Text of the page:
Cut open the gizzard being careful not to cut through the inner sac.
Pull the inner sac away from the gizzard.
The giblets cleaned and ready for packaging: neck, heart, liver, and gizzard.
11. Step Eleven: Remove oil sac:
At the base of the back just above the tail feathers is the oil sac. Place your knife above the sac and cut fairly deep into the skin. You want to go in and behind the two sacs and come out above the tail feathers but below the sac. In the photo below, you can see clearly a nub where a feather used to be. This is the base of the oil sac and where you want your cut to come out below.
Remove the oil sac at the base of the back above the tail.
12. Step Twelve: Prepare for storage
I always wrap the giblets in celophane and place them along with the neck into the body cavity as you would a turkey. This way the are available for use in gravies, curries, or stuffing. They add nutritional value to our lives that we are no longer getting in the form of organ meats thanks to our contemporary lifestyle of store-bought meat. Then I place the birds in zip-lock freezer bags and freeze if I’m not planning on using them right away.
The giblets are wraped in celophane and placed inside the bird along with the neck.
The chicken weighs in at precisely 5 pounds.
Filed under Animal issues, Butchering, Chickens, Educational, How to..., Learning to Farm
Tagged as Butchering chickens, butchering chickens humanely, butchering chickens kosher style, Butchering ducks, Chickens, ethical butchering chickens, how to butcher chickens, Human dispatch, killing chickens humanely, kosher butchering
When the birds have reached “harvest” time, they are generally taken off of feed and water. This allows their digestive tracts to empty and reduces the potential for contamination during processing.
At night the birds are caught by specially trained crews and placed into plastic or wooden transport cages. The birds are then transported to the slaughterhouse, where the trucks are often kept between sets of fans to ventilate the cages.
In the next step the birds are removed from the cages and transferred to continuously moving shackles where they are suspended by both legs. The transfer is often done in a dark room illuminated by a red light; the birds are not sensitive to the red light and this helps to keep them calm.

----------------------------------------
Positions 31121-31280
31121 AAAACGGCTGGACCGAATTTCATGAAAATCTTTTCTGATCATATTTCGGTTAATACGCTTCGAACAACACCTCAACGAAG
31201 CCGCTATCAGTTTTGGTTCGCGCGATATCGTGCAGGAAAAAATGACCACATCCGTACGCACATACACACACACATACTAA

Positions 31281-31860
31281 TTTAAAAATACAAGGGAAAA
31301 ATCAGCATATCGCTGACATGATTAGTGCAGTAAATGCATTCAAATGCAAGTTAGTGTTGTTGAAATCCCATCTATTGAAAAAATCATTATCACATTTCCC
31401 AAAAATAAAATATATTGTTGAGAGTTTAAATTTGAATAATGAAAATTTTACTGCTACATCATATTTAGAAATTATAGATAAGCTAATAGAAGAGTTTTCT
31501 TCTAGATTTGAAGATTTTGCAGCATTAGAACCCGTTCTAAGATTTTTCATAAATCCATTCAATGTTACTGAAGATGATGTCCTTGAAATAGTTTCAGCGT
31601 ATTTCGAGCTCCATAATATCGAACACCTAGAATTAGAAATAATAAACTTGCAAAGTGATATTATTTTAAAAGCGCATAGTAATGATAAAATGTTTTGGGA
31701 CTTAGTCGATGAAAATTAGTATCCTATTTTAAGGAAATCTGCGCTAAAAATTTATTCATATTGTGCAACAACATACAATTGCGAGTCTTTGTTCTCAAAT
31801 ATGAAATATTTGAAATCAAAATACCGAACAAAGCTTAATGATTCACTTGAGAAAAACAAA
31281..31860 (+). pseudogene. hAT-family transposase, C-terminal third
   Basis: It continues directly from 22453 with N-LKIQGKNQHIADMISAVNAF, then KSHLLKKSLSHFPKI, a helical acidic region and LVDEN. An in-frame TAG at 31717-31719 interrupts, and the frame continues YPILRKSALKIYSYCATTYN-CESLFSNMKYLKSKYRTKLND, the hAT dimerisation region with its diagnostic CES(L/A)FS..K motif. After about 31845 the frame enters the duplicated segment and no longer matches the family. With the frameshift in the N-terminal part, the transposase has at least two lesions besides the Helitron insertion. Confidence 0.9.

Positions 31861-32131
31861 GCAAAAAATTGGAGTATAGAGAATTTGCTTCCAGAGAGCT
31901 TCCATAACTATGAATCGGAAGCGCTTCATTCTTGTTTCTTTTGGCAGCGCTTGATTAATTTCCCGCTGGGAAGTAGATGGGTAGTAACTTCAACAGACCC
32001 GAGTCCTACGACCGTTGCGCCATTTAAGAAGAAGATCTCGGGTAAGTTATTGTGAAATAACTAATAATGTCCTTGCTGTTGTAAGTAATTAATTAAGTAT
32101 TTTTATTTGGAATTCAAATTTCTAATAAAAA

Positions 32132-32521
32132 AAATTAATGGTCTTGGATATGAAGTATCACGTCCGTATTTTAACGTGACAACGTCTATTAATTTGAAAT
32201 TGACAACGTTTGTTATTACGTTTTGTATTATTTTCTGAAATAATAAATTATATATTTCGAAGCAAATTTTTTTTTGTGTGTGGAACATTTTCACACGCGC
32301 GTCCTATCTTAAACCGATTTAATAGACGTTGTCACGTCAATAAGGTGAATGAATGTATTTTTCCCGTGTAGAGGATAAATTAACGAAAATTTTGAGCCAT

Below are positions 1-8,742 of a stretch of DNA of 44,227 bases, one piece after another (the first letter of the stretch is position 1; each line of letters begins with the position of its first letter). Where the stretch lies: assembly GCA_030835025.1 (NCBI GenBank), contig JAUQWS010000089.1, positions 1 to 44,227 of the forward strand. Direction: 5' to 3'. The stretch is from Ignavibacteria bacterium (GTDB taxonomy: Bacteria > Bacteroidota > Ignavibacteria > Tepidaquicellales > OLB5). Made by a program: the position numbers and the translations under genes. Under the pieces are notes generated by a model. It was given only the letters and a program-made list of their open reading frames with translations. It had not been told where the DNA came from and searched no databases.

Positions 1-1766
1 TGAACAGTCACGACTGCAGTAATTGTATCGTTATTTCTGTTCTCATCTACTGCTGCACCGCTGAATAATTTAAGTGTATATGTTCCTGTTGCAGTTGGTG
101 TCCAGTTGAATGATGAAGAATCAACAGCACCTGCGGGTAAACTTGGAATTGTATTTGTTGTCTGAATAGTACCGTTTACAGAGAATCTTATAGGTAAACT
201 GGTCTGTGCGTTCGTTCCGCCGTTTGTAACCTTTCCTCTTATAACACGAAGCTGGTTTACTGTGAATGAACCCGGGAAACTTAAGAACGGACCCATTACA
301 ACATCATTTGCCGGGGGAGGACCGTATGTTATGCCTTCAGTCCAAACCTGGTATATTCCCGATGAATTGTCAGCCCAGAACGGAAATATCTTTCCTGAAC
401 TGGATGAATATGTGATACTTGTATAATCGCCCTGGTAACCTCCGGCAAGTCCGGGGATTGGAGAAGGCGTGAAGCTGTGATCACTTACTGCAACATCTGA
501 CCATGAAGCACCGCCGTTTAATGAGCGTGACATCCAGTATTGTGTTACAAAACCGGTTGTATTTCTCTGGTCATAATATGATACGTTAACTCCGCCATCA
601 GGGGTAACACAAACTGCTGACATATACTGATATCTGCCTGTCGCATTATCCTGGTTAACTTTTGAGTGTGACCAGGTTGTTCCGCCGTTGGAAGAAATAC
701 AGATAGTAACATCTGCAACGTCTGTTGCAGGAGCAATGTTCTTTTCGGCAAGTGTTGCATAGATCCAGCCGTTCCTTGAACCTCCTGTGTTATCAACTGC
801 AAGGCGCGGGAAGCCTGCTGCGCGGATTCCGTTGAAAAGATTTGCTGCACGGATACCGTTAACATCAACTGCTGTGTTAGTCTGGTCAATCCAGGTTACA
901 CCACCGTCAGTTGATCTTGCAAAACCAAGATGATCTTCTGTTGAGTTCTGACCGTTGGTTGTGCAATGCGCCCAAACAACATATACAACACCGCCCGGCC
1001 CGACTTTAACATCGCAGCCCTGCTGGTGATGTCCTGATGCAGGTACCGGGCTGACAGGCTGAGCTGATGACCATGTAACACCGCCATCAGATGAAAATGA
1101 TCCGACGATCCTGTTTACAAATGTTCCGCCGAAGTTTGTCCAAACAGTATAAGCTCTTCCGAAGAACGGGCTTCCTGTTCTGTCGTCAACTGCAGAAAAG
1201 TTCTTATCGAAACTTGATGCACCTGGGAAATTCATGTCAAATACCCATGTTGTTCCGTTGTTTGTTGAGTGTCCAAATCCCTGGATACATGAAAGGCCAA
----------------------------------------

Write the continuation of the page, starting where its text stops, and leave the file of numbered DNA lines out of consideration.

The handling and transfer of birds both on the farm and at the slaughterhouse can be stressful. Stress can have negative effects on the quality of the final meat product, and therefore efforts are constantly being made to improve the preslaughter processes.
Stunning and killing
After the birds have been transferred to the moving shackles, they are usually stunned by running their heads through a water bath that conducts an electric current. Stunning produces unconsciousness, but it does not kill the birds. The birds are killed either by hand or by a mechanical rotary knife that cuts the jugular veins and the carotid arteries at the neck. Any birds not killed by the machine are quickly killed by a person with a knife assigned to the bleed area. The birds are permitted to bleed for a fixed amount of time, depending on size and species (e.g., 1 1/2 minutes for broilers). Any bird that is not properly bled will be noticeably redder after feather removal and will be condemned.
Following bleeding, the birds go through scalding tanks. These tanks contain hot water that softens the skin so that the feathers can be removed. The temperature of the water is carefully controlled. If retention of the yellow skin colour is desired, a soft-scald is used (about 50 °C, or 122 °F). If a white bird is desired, a higher scald temperature is used, resulting in the removal of the yellow pellicle. Turkeys and spent hens (egg-laying birds that have finished their laying cycles) are generally run at higher temperatures—59 to 60 °C (138 to 140 °F).
The carcasses then go through the feather-picking machines, which are equipped with rubber “fingers” specifically designed to beat off the feathers. The carcasses are moved through a sequence of machines, each optimized for removing different sets of feathers. At this point the carcasses are usually singed by passing through a flame that burns off any remaining feathers.
An extra process, called wax dipping, is often used for waterfowl, since their feathers are more difficult to remove. Following the mechanical feather picking, the carcasses are dipped in a melted, dark-coloured wax. The wax is allowed to harden and then is peeled away, pulling out the feathers at the same time. The wax is reheated and the feathers are filtered out so that the wax can be reused. This process is usually performed twice.